You see, those who trust in the Lord. Those who really trust in God. Are like a tree planted by water. It’s roots reach out to the stream. So, it doesn’t fear when heat comes. Its leaves stay green. In the year of drought, it is not anxious. And it never ever ceases to bear fruit.
Likewise, those who trust in the Lord will be rewarded. They will grow. They will be nourished. They will bear fruit. They will thrive. They will be loved and cared for. They will be watched over and protected. Loved and supported and nurtured and encouraged.
When disaster comes they don’t worry. They aren’t afraid. They somehow know they aren’t alone. They somehow know they aren’t left to their own devices. They trust God is with them. That God is right by their side. That God is sticking with them come hell or low water. And that makes all of the difference in the world.
The great Disciples preacher Fred Craddock stressed how crucial it is to put our trust in God. How important it is to put deep roots down into God’s word. To regularly show up at church for worship. To faithfully gather at the Lord’s Table. To pray and to sing hymns. By doing so, we prepare for the coming drought. For Jeremiah says it’s not a matter of “if” a drought will come, but “when” a drought will come.
Fred told of a time he went to visit a woman in the hospital. She had never been in the hospital before, and she was facing major surgery. When he walked into the room, he found her crying. She was a nervous wreck. Fred noticed there was a stack of magazines on her meal tray. Stuff like True Love and Hollywood Today. Articles about Elizabeth Taylor and other movie stars. She had a stack of them there, and she was a wreck. It occurred to him that there wasn’t a calorie in that whole stack to help her through her experience. She had no place to dip down into a reservoir and come up with something. With anything. She was facing a drought, and her wells were empty.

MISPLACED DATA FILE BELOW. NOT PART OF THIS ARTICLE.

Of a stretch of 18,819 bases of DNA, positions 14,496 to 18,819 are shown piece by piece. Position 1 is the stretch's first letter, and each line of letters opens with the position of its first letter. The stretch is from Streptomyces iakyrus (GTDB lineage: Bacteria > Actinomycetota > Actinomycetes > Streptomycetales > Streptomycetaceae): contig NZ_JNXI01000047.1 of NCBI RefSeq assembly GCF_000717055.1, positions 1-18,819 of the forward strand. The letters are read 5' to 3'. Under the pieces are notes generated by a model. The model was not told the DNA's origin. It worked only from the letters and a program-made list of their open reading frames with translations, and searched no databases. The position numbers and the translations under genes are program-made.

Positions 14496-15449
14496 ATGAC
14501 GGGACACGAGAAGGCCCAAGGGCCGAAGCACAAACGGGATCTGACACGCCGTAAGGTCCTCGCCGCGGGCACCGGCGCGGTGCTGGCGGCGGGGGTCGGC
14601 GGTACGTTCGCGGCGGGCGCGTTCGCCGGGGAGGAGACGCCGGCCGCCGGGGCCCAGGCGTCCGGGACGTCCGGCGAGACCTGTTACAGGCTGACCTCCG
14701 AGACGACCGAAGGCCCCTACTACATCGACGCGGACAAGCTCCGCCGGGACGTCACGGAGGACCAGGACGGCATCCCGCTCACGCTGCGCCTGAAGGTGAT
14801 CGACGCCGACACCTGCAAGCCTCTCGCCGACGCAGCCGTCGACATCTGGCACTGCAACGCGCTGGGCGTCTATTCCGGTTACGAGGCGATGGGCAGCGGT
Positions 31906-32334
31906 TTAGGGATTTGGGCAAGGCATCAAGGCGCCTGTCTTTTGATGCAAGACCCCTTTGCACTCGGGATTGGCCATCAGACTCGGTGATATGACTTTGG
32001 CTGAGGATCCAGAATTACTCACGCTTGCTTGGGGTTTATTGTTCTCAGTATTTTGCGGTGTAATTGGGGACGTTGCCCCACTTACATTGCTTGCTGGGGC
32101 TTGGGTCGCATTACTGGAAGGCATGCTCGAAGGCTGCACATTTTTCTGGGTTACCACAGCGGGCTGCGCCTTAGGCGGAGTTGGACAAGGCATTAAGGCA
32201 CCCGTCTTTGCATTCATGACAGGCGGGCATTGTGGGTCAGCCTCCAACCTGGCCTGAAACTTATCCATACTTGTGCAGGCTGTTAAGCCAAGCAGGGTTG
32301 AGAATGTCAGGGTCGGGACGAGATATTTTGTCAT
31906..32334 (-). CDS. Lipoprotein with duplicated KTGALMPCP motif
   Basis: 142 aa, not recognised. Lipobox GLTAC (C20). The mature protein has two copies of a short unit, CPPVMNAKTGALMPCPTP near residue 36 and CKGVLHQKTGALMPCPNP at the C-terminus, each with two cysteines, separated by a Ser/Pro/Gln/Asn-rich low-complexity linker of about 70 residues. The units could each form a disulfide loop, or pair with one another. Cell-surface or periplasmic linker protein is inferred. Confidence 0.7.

If she’d bothered to ask him, Jeremiah would have told her that it is only God who can give living water. Years later, Jesus himself would claim to be that living water. It’s the only water that will really satisfy. And it’s tailor made. That’s because God loves us and knows what we truly need to flourish in this world with its droughts and its storms.
The Psalmist put it this way. “O LORD, you have searched me and known me. You know when I sit down and when I rise up; you discern my thoughts from far away. You search out my path and my lying down, and are acquainted with all my ways. Even before a word is on my tongue, O LORD, you know it completely. You hem me in, behind and before, and lay your hand upon me. Such knowledge is too wonderful for me; it is so high that I cannot attain it.”
Yes, God knows everything there is to know about us. God sees us as we really are. And wonder of wonders God still loves us. God’s love is faithful, and God’s love is wise. God knows exactly what we need to live whole and abundant lives. That’s because God designed us and created us. And God doesn’t give up on any of us. God can be trusted.
Recently, I read about a group of botanists who were exploring remote regions of the Alps in search of new species of flowers. One day, through binoculars, they noticed a rare flower of great beauty. They could see it, but couldn’t reach it. It was deep in a ravine with steep cliffs on both sides. They concluded that the only way was to lower someone over the cliff on a rope. But the problem was that all of them were too big to fit between the rocks.
That’s when they spotted a curious young boy who was watching their every move. The scientists told him they would pay him well if he would agree to be lowered over the cliff to retrieve the flower.
The boy took one long look down the steep slope and said, "I'll be back in a minute." A short time later he returned, followed by a gray-haired man. Then, the boy said this to them. "I'll go over the cliff and get that flower if this man holds the rope. He's my dad." You see, this boy trusted in his earthy father like we’re to trust in our heavenly One.
During this season of Epiphany, Jeremiah reminds us that every day we have a choice. Yes, in a culture that prizes autonomy and self-sufficiency, we have a choice to make. We can trust in ourselves and the things of this world. Or we can more wisely place our trust in God.
So, may we, like Jeremiah, be found trusting in God. God does not disappoint. God will not let us down. God is there for us. There for us during storms or floods or drought. Loving us. Watching over us. Giving us what we need. That’s because God knows us and God loves us. That’s who God is, and that’s what God does. That’s exactly what God’s Word and what God’s Spirit keep telling us. So, thanks be to God. Amen.